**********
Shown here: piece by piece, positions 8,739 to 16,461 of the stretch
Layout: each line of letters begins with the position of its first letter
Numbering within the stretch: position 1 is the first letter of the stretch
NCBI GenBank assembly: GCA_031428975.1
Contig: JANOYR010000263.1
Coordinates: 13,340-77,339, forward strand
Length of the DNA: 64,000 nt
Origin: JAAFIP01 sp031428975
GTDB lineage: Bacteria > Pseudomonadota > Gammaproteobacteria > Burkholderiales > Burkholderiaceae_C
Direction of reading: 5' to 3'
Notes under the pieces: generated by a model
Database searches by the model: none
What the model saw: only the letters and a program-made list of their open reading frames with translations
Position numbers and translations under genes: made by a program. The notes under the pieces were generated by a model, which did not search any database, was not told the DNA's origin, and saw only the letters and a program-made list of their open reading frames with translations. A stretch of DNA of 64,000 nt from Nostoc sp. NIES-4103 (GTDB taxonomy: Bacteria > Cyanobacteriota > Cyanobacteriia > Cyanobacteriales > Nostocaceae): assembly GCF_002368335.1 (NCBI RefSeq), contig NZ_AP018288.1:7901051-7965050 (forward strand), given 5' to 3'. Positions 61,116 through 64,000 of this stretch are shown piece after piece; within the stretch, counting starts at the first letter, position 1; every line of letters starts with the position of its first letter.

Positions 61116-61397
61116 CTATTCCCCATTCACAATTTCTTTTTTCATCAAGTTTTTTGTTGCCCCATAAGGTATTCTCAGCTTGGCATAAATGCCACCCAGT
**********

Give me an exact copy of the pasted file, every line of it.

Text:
Shown here: piece by piece, positions 8,739 to 16,461 of the stretch
Layout: each line of letters begins with the position of its first letter
Numbering within the stretch: position 1 is the first letter of the stretch
NCBI GenBank assembly: GCA_031428975.1
Contig: JANOYR010000263.1
Coordinates: 13,340-77,339, forward strand
Length of the DNA: 64,000 nt
Origin: JAAFIP01 sp031428975
GTDB lineage: Bacteria > Pseudomonadota > Gammaproteobacteria > Burkholderiales > Burkholderiaceae_C
Direction of reading: 5' to 3'
Notes under the pieces: generated by a model
Database searches by the model: none
What the model saw: only the letters and a program-made list of their open reading frames with translations
Position numbers and translations under genes: made by a program. The notes under the pieces were generated by a model, which did not search any database, was not told the DNA's origin, and saw only the letters and a program-made list of their open reading frames with translations. A stretch of DNA of 64,000 nt from Nostoc sp. NIES-4103 (GTDB taxonomy: Bacteria > Cyanobacteriota > Cyanobacteriia > Cyanobacteriales > Nostocaceae): assembly GCF_002368335.1 (NCBI RefSeq), contig NZ_AP018288.1:7901051-7965050 (forward strand), given 5' to 3'. Positions 61,116 through 64,000 of this stretch are shown piece after piece; within the stretch, counting starts at the first letter, position 1; every line of letters starts with the position of its first letter.

Positions 61116-61397
61116 CTATTCCCCATTCACAATTTCTTTTTTCATCAAGTTTTTTGTTGCCCCATAAGGTATTCTCAGCTTGGCATAAATGCCACCCAGT